Tag Archives: sustainability

Feeding the world without breaking the planet

The Little Shepherd Boy by Carlo Dalgas (1840). Held at the National Museum of Denmark. Image through Wikimedia Commons.

One of the greatest threats to life on Earth is poetry. George Monbiot, in Regenesis (2022).

Our pastoral stereotypes conjure up a picture of a shepherd boy patiently tending to his flocks, probably sat cross-legged on a rock, playing a rough-hewn flute, while flower-dappled meadows stretch into the distance. This trope can be tracked back to the Classical era, bolstered by later Christian iconography, but is a long way from the prosaic reality of livestock farming. Western culture has fixed upon pastoralism as the epitome of harmonious living with nature when it is anything but. As George Monbiot points out early in his latest book, Regenesis, the real population challenge faced by the world today is of livestock numbers, not humans.

The goal of this book is to find a path towards an agricultural system which is simultaneously more robust and sustainable, while providing humanity with sufficient food that is nutritious and affordable, but not trashing the planet in the process. That he has named the problem and engaged with it so constructively is impressive, and I recommend that everyone reads this book. Personally I’m not wholly convinced by his solution, although it would be a lot to ask to split this Gordian knot all at once. Despite my misgivings there is a lot to support and recommend.

His solution for the livestock crisis can be distilled into three parts. The first is that our diets need to dramatically reduce their association with animal products. Not everyone needs to follow Monbiot’s own path and adopt veganism (I certainly haven’t), though there’s little doubt that it would be beneficial for the health of the planet and likely ourselves too. Excluding meat, eggs and dairy products is not essential but we certainly require far less of them than we currently consume, and First World levels of demand cannot be extended to the whole human population without running out of land area in which to produce them.

In one of his most strikingly counter-intuitive arguments, Monbiot provides convincing evidence that extensive, low-intensity or organic approaches to livestock production can only have a limited role in future food production. He is surely right here insofar as they inevitably require greater land areas, eroding natural habitats still further. If the outputs are only premier foods for elite consumers then they will do little to resolve the coming food crisis.

Rather than becoming an evangelical vegan, a position likely to be either mocked or ignored, Monbiot recognises the important cultural role played by protein-based foods and seeks out alternatives. He finds great hope in fungal fermentation. Meat substitutes are now becoming commercially available and increasingly accepted by a public who are at least curious and, if price becomes a factor, will likely embrace them willingly.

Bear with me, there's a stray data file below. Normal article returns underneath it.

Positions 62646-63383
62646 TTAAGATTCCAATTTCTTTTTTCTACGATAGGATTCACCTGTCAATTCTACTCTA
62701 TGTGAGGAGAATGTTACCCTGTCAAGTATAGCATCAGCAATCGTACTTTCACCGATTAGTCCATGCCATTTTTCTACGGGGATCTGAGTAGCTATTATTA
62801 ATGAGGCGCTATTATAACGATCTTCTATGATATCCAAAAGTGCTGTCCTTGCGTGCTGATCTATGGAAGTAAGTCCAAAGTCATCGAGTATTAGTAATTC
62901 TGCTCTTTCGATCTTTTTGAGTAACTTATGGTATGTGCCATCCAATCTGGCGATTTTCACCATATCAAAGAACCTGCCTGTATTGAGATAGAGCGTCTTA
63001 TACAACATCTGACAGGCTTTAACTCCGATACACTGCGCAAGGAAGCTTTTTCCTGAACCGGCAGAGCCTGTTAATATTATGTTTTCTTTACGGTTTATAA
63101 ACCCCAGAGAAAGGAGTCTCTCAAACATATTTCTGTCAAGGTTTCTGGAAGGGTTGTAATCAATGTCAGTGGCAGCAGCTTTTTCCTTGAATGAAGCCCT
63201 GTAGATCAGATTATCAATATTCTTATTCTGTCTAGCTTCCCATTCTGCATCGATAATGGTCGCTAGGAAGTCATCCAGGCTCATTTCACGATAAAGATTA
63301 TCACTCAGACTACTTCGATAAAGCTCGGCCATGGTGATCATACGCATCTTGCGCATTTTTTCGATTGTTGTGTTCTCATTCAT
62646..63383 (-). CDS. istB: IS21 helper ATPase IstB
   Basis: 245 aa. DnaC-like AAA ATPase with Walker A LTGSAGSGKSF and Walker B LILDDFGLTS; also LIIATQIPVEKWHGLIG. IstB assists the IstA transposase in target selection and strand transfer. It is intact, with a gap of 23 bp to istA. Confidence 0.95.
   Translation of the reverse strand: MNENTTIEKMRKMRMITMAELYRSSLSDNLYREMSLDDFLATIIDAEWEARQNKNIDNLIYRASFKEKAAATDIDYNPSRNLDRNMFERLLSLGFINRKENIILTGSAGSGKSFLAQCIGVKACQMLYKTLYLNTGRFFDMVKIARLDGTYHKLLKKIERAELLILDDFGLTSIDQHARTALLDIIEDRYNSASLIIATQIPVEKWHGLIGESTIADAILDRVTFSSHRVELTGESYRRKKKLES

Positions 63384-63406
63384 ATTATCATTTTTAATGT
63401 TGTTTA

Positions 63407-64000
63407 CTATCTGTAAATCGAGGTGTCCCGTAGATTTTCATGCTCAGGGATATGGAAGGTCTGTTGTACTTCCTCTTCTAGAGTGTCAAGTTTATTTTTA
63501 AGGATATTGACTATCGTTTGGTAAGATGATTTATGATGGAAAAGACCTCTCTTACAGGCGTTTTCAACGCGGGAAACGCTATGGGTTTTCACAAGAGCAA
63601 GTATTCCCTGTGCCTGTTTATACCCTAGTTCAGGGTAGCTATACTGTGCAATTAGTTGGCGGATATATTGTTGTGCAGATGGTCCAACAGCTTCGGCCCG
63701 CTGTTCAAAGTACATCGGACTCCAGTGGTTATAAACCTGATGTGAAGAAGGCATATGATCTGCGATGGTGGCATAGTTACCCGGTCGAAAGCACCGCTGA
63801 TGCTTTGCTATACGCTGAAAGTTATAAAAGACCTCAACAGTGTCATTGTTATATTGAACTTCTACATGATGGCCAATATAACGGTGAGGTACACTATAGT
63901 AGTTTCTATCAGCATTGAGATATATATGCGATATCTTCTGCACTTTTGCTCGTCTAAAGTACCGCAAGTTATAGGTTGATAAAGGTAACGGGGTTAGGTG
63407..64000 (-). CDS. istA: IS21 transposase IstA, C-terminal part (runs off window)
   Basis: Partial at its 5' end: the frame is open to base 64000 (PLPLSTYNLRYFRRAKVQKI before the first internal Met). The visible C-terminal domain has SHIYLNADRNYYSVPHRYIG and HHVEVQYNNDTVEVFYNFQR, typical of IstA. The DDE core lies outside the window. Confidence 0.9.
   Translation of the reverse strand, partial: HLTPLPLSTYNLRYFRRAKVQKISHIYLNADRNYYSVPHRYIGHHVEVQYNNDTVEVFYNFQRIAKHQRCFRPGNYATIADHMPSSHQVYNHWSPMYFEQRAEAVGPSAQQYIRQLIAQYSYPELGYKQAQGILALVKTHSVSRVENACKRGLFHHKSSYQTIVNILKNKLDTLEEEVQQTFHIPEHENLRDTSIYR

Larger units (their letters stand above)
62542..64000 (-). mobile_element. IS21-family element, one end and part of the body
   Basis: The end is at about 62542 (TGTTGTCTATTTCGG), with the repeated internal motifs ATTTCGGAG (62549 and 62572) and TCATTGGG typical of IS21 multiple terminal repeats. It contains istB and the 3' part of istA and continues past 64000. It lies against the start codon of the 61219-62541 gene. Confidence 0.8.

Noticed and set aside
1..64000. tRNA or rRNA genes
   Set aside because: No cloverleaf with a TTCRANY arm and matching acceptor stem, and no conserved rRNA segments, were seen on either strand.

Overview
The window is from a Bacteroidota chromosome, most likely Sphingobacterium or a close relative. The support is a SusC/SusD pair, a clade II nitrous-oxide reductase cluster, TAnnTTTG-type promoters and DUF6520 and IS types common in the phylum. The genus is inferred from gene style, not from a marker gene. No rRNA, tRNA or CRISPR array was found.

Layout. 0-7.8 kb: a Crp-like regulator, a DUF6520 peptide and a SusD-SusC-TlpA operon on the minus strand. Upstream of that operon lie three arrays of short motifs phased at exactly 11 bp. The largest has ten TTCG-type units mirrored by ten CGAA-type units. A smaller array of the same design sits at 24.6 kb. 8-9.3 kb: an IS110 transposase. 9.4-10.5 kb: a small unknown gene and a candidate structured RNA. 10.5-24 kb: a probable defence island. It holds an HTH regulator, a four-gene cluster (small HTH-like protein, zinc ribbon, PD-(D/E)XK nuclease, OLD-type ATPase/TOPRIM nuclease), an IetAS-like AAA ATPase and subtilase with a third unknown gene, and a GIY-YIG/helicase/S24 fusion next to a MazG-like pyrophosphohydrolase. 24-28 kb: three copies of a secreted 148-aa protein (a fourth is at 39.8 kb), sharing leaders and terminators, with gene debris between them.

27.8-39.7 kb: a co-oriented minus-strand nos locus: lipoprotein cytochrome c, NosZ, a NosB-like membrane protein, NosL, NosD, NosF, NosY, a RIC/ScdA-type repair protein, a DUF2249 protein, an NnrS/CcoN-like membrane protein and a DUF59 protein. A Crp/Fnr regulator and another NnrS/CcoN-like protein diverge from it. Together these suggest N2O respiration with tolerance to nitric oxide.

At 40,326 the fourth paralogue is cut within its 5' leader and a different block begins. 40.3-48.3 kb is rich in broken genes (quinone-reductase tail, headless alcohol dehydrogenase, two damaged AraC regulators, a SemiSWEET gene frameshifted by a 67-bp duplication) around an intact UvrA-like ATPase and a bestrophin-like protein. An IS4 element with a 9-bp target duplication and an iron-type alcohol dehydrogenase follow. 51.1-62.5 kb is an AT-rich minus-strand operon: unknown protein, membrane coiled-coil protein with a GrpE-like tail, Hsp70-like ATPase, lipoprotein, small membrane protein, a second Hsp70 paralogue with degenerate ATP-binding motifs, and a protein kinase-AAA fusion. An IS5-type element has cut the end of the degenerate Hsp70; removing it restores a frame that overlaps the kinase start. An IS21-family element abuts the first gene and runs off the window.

This is the first area where I have some scepticism. While it is certainly true that meat substitutes can effectively replace (and even be superior to) low-grade, mass-produced meat products such as burgers, mince or chicken nuggets, this is a low bar to reach. These foods are valued for their lack of inherent flavour and ability to absorb other ingredients; that they are derived from meat is almost incidental. The attachment to a real roast chicken, sirloin steak or mackerel is going to be harder to break. Still, replacing the large and growing fraction of the global food market made up effectively of interchangeable protein lumps would be a valuable service.

Then, however, comes the question of who produces it. Monbiot conjures an idealistic vision of small-scale, distributed technologies that place protein manufacture into the hands of communities throughout the world. Perhaps your protein lumps could be picked up on your local high street next door to the baker or costermonger. More likely, however, is that economies of scale will mean that such enterprises will be undercut by larger industrial manufacturers. This runs the risk of reducing the resilience of global food systems, reproducing one of the crises that Monbiot identifies in our current situation. Factories under the control of small numbers of corporations, investors or governments become sources of inequity and vulnerable infrastructure at times of conflict. I fear that we could simply end up transferring systemic risk from one limited set of power-brokers to another.